Vulnerability zones for firefighters are defined as zones where both following factors exist: a complex incident area - like tunnels or bridges over roads/ railway lines - with a specific risk like buried networks. These areas require emergency teams with specific response capabilities.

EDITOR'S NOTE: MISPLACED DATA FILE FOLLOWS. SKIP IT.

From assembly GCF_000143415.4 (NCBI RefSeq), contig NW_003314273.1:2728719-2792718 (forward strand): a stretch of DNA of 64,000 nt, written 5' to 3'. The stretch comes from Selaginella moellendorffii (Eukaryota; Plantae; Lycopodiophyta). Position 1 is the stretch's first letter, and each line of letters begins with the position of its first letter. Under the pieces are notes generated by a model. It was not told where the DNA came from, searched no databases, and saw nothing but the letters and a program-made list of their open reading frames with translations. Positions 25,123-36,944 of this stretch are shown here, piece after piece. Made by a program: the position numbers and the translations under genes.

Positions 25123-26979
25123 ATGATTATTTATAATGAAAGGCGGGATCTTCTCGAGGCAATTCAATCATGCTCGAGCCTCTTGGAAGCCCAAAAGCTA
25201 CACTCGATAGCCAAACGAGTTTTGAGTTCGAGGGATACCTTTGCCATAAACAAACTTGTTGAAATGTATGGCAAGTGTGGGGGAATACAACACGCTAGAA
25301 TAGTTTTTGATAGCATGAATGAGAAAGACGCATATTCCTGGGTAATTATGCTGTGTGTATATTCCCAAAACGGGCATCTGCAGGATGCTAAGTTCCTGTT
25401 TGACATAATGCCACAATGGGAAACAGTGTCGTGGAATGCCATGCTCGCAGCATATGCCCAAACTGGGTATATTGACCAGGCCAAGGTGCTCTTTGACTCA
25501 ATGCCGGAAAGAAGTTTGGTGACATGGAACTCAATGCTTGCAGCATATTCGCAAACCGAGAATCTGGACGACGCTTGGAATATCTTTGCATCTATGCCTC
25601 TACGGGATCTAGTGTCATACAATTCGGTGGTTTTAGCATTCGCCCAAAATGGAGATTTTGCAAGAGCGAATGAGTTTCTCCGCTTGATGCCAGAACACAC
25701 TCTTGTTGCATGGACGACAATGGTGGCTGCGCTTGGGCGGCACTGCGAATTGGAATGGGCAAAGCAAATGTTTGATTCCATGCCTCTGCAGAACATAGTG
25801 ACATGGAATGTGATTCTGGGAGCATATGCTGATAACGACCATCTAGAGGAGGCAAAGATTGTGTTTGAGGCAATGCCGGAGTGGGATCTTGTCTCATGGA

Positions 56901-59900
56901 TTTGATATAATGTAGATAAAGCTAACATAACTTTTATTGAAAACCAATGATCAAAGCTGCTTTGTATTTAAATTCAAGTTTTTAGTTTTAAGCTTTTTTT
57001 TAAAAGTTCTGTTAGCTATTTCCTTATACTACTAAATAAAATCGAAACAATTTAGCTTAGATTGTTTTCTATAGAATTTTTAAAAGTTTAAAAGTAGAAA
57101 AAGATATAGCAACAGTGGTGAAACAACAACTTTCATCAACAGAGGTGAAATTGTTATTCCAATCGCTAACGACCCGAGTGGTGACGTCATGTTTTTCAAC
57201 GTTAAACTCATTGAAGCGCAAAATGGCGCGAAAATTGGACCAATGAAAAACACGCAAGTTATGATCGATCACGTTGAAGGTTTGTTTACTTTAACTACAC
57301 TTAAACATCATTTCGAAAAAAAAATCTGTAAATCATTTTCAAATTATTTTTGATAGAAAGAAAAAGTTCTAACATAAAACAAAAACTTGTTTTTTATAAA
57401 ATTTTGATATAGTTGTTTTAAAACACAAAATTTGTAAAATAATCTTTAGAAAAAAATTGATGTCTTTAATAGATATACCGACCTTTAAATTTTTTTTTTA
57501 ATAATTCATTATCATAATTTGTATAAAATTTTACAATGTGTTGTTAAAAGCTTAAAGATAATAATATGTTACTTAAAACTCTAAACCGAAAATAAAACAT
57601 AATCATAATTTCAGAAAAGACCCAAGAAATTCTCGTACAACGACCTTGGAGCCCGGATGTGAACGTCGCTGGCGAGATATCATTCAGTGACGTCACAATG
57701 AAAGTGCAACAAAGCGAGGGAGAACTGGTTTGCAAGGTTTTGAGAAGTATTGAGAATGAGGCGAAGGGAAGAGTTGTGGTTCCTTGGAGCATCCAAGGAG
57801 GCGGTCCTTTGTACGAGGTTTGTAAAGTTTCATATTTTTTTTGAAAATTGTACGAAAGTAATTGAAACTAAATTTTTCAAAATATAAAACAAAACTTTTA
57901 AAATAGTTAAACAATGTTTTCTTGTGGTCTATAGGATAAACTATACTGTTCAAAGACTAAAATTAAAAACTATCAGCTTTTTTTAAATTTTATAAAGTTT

By “vulnerabilities linked to technical networks” the authors mean areas where firefighters require the mobilization of external partners to secure the incident: gas, high voltage or steam operators (used in Paris area for building heating) send their emergency teams to cut off pipes or lines during the firefighters intervention. The presence of a dangerous technical network also implies to send a firefighters team with adequate capabilities. Currently the BSPP uses a decision system tools that sends the closest available team to the fire. The incorporation in this tool of the vulnerability map will propose specific additional capabilities to engage, which would lead to a gain of time. Of course, this knowledge does not enter in contradiction with the systematic field recognition of risks on incident but it is a new way to make operational decisions with GIS capacities. Risks link to aerial networks are already well managed because danger is visible. Authors are interested only in buried technical networks. A priori identification of vulnerable areas must be completed by a detailed risk assessment, for instance by asking technical operators for additional information (essential point) – for instance the depth of each network in these specific zones. Several researches on internet do not enable the authors to find any equivalent approach on specific risks mapping in anticipation for firefighters.